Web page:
‘They all just run for posters.’

‘They all just run for posters.’ – visitors to United Nations-sponsored activities

Francesca Tempestini

“The most interesting people I have met this year – a group of Chinese without even the basic knowledge of the English language. We could not speak, but at least we could smile. And we smiled, intensively, politely, for ten, endless minutes.”

As she answers my question, the United Nations Industrial Development Organization (UNIDO) officer, Judy Castellino, is still in a good mood. And so are all her colleagues at the eighth annual United Nations Information Fair: a unique chance to get in touch with people and the work of the most widely spread Organization on earth. Twenty nine representatives from as many United Nations programmes, specialized agencies, offices and departments are on hand to meet with the noisy, enthusiastic school children and the fussy senior people who crowd the stands. The atmosphere is frantic. Catching a glimpse of the short films looping on five screens, visitors’ attention is drawn by the colourful scenery of the Fair. They take a stroll in the lobby in search of unforgettable souvenirs, half curious, half delighted, with brochures and booklets filling up their paper bags.

A disappointed representative from the Department of Economic and Social Affairs at her first Fair tells me: “They all just run for posters. An economist is always available for those who want to know more about our projects and activities. At the moment, he just sits as nobody seems interested.”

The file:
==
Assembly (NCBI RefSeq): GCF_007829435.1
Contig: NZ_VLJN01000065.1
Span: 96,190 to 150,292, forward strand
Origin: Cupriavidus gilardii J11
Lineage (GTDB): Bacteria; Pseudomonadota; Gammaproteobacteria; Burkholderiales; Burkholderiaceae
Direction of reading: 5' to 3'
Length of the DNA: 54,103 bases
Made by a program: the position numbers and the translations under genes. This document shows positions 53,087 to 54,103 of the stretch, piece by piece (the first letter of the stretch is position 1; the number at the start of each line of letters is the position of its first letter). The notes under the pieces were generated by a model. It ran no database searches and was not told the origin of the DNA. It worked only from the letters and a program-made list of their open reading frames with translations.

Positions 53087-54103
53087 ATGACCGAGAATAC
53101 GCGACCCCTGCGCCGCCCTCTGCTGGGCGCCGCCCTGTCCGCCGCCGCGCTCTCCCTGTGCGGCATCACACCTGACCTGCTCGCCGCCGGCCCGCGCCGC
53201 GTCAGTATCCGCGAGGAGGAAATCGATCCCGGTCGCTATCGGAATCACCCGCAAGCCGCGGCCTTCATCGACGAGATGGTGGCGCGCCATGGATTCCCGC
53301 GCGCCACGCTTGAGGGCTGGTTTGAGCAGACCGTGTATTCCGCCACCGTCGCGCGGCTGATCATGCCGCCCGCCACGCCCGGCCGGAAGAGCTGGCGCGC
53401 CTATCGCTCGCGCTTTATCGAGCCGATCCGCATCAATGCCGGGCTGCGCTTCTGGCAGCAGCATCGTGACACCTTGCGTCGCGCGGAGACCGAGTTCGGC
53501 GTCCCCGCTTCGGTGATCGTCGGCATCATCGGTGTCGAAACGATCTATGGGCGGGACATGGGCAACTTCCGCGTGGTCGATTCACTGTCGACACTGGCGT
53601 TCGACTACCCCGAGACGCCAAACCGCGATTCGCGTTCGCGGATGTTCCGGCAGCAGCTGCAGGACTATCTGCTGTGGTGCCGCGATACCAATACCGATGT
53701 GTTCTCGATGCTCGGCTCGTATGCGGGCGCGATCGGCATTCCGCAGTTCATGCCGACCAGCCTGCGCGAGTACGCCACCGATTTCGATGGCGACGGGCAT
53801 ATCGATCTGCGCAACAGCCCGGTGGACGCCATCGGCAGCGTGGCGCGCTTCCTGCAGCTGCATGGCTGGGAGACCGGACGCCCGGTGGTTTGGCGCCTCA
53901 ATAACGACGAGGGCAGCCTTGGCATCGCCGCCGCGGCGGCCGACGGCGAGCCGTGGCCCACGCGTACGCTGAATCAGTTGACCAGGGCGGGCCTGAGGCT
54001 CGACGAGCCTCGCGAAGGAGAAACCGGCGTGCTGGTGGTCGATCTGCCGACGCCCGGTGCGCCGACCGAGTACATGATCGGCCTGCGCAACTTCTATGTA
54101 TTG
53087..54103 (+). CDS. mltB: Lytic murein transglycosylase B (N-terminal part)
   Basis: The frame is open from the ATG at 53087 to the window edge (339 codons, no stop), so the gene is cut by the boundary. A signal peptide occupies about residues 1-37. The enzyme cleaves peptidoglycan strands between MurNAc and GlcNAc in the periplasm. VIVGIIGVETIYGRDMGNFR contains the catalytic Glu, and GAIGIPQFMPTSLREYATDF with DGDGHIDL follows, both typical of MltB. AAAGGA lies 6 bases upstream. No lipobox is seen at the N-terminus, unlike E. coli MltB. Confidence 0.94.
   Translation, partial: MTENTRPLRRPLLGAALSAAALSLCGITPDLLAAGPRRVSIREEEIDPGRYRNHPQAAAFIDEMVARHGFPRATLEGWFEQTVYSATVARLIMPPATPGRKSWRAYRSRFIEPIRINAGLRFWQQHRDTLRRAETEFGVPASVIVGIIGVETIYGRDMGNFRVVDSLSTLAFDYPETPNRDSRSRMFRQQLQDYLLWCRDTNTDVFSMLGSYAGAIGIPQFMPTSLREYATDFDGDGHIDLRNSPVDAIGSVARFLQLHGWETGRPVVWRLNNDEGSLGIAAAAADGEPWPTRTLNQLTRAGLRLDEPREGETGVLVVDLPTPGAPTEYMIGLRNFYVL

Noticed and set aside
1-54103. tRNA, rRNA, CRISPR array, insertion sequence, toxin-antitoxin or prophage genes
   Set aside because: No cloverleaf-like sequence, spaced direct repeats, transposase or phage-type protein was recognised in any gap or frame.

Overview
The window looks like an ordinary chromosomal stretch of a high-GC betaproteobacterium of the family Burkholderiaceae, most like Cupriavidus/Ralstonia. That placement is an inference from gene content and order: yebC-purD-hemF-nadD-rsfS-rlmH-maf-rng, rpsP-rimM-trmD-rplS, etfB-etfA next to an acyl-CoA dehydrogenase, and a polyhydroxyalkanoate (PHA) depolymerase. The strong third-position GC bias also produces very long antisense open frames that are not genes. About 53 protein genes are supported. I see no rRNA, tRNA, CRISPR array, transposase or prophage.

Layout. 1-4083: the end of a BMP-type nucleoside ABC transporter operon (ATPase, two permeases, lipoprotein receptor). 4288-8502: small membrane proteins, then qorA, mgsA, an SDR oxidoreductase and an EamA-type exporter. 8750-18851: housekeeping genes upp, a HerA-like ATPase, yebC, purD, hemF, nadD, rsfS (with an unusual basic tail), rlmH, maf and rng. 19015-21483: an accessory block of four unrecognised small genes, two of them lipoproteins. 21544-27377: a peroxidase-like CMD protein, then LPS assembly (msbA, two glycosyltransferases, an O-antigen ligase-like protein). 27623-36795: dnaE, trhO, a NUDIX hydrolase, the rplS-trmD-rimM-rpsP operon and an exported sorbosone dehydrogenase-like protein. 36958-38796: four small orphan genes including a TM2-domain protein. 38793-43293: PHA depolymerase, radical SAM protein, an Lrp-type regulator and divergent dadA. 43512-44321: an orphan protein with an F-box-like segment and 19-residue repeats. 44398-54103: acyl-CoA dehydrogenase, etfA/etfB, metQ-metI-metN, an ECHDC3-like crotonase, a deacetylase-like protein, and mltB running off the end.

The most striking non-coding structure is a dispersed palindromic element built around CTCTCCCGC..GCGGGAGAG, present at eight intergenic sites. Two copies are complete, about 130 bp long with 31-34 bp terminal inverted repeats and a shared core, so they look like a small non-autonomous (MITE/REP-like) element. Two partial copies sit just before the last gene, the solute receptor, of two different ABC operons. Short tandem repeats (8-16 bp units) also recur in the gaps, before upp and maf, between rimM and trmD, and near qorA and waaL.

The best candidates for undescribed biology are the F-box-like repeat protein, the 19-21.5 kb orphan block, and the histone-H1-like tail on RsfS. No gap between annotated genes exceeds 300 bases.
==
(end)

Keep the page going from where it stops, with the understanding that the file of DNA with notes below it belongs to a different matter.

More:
“Only one visitor out of ten ask questions on specific topics”, echoes the International Labour Organization representative.

Overloaded with booklets and with an increasing sense of guilt (I’m gathering material for the article … who would ever believe such a poor lie?), I move to the Cybercafe. Making its debut at the Fair just this year, the “UN webcorner” has attracted lots of visitors. “It has been a success”, the CyberSchoolBus creator explains to me. “Visitors stop by and take a trip through our pages. And who cares if sometimes they use our computers to browse the Net, too? I could not help laughing when I saw this French couple reading the morning news on Le Figaro’s site. They apologized, saying they just felt homesick … well, at least, the UN has helped them out!” I agree. There is nothing worse than forcing people to learn if their mind is else-where.

I wonder if those children writing e-mails must feel the same way. Their teacher, and ebullient lady whom I casually met at the World Intellectual Property Organization (WIPO) stand, assures me that all students from the Harlem Study Center for Law and Peace are taking matters “very” seriously. “They are involved in the Model UN project”, she proudly confides to me. Playing the role of ambassadors at the United Nations and interacting on the Internet with schoolchildren from different countries, they learn how the international community works, and are put face to face with the major problems affecting our planet today. A good example of the Department of Public Information outreach capability, I have to admit. Does it mean that there is much more than posters behind the interest visitors show for the United Nations?

As I realize that nobody, except me, is holding a notepad (journalists seldom disguise), I ask myself whether more careful reporting of the activities of the United Nations by the media would help people to feel a part of it, rather than just these children here on a school trip. On the way out, visitors are invited to make suggestions on global issues such as “tell us what you and the UN should do to make the world a better place”. Stop asking questions that would puzzle even our Secretary-General might be a proper answer.

COPYRIGHT 1997 United Nations Publications

COPYRIGHT 2004 Gale Group